I think wiretapping should be outlawed. I agree with the previous speaker here. I never heard such a splendid argument in my life and I have heard several but I think that, I do not see how we can outlaw wiretapping now because I think we are in a state of war and do not realize it. I do not think that we should under any circumstances leave the authority for wiretapping in the hands of the Attorney General. Regardless of any person human nature is human nature and in the long run it runs true to form.

Senator WELKER. You believe in leaving it to judges ?

Miss MILLER. I do not believe in leaving it to anyone. I think it should be left to the Armed Forces.

Senator WELKER. They are human.

Miss MILLER. Yes; but this is a time of war. I think it is bad enough to leave it as it is now and I think as we get straightened out and know whether we are going to own America or be transplanted to China and the Russians will take over our country that we should use every means we now have to protect ourselves.

Senator WELKER. I am certain you and I agree that it would be a wonderful world if we did not have any laws at all, only the law of God.

Miss MILLER. If people could abide by any of them it would be wonderful.

Senator WELKER. Miss Miller, it has been an honor and privilege to have had you here. I certainly appreciate your statement and the committee will try to arrive at some conclusion.

Miss MILLER. I just believe that that situation protects us now and that we can make a law when it is time to make a law and when are not in the predicament that we are in now.

Senator WELKER. I am unable to see how that would hurt, the predicament we are in at this minute. I can only see that it might be some advantage. While we may not like wiretapping, we do not want to wait and make a law after the house is burned down.

Mr. COLLINS. In as much as this concludes our public hearings on the wiretapping bill, the subcommittee has received a request to incorporate a number of statements into the record, from the Congress of

Thank you.

Industrial Organizations, the American Jewish Congress, the Chicago Bar Association, the National Lawyers Guild, and a letter from the assistant vice president of the Western Union Telegraph Co.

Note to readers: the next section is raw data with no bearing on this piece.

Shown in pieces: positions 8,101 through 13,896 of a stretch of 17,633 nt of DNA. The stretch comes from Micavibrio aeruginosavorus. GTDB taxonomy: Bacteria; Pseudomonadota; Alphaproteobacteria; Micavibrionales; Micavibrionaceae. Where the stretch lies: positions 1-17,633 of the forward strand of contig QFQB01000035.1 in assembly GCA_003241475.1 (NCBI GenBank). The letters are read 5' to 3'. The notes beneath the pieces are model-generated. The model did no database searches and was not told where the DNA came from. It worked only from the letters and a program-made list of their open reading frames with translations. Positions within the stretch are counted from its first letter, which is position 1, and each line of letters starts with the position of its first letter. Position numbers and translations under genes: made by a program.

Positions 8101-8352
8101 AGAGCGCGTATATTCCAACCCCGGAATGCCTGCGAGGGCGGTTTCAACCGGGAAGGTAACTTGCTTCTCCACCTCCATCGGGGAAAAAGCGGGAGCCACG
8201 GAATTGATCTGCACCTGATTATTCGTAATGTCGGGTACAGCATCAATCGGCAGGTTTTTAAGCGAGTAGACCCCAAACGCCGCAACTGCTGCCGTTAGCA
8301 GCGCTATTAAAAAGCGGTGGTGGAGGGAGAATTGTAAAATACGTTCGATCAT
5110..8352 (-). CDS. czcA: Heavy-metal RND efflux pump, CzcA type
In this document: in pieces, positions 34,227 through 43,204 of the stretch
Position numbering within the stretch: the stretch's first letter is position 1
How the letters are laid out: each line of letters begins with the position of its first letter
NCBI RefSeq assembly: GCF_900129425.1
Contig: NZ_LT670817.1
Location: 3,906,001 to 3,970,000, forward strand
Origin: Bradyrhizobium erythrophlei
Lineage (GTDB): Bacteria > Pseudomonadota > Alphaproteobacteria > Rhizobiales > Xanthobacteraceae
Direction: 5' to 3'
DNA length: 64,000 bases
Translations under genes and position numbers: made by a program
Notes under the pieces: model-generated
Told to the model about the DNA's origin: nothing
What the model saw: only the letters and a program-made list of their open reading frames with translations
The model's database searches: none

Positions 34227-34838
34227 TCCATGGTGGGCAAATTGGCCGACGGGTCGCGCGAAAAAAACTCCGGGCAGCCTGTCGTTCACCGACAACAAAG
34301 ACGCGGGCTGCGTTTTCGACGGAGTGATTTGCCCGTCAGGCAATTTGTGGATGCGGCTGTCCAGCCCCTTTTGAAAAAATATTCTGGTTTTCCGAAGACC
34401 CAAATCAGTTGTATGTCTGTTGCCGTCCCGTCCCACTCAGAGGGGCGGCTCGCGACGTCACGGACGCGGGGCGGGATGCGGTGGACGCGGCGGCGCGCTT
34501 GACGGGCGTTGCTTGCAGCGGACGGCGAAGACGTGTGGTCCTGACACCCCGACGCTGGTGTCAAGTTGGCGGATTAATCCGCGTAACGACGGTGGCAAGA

I also ask that there be inserted at this point two memorandums from the Attorney General and the Department of Justice report on S. 3229.

Senator WELKER. Without objection, they will be put in the record (The material follows:)

DEPARTMENT OF JUSTICE,

Washington 25, D. C., May 14, 19.5% Hon. WILLIAM LANGER, Chairman, Committee on the Judiciary,

United States Senate, Washington, D. C. DEAR SENATOR: This is in response to your request for the views of the Department of Justice relative to the bill (S. 3229) to prohibit wiretapping by any person other than a duly authorized law-enforcement officer engaged in the investigation of offenses involving the internal security of the United States.

The bill would introduce into the civil rights chapter of title 18 of the United States Code a new section designated "245. Interception of wire communications."

Paragraph one of the new section would make interception, attempted interception, procurement of any other person to intercept or attempt to intercept, or conspiracy for any such purpose, a felony punishable by a fine of not more than $5,000 or imprisonment for not more than 10 years, or both, except if done in compliance with the second paragraph of the section.

The second paragraph of the proposed section would authorize wiretapping under certain circumstances and subject to certain safeguards and restrictions. It would require the Attorney General, in instances in which he has reason to believe that wiretapping will produce evidence of the commission of any crime punishable under chapter 37 (espionage and censorship), chapter 105 (sabotage), or chapter 115 (treason, sedition, subversive activities) of title 18, or under either section 4 or section 15 of the Subversive Activities Control Act of 1950, so to certify in writing and to designate in his certificate a United States Attorney, assistant United States attorney, or officer or attorney of the Department of Justice to make application for a court order allowing such interception. The application would be made to any judge of the district court of the United States for the district within which the interception is sought. It would be an ex parte application supported by the authorizing certificate of the Attorney General and such other evidence as the judge may require to determine whether there is reasonable ground to believe the interception will result in the procurement of evidence of the commission of any of the enumerated crimes. Any order issued upon such an application must specify the persons whose communications may be intercepted, the purpose of the interception, and the identity of the persons authorized to make the interception, and shall be effective for a maximum of 6 months unless renewed for a period not in excess of 6 months by the judge who issued it. Renewals may be granted only after a hearing and a determination that reasonable ground has been shown for continued interception. Only a duly appointed investigative officer of a department or agency of the United States who has been designated by the Attorney General to do so may conduct an interception.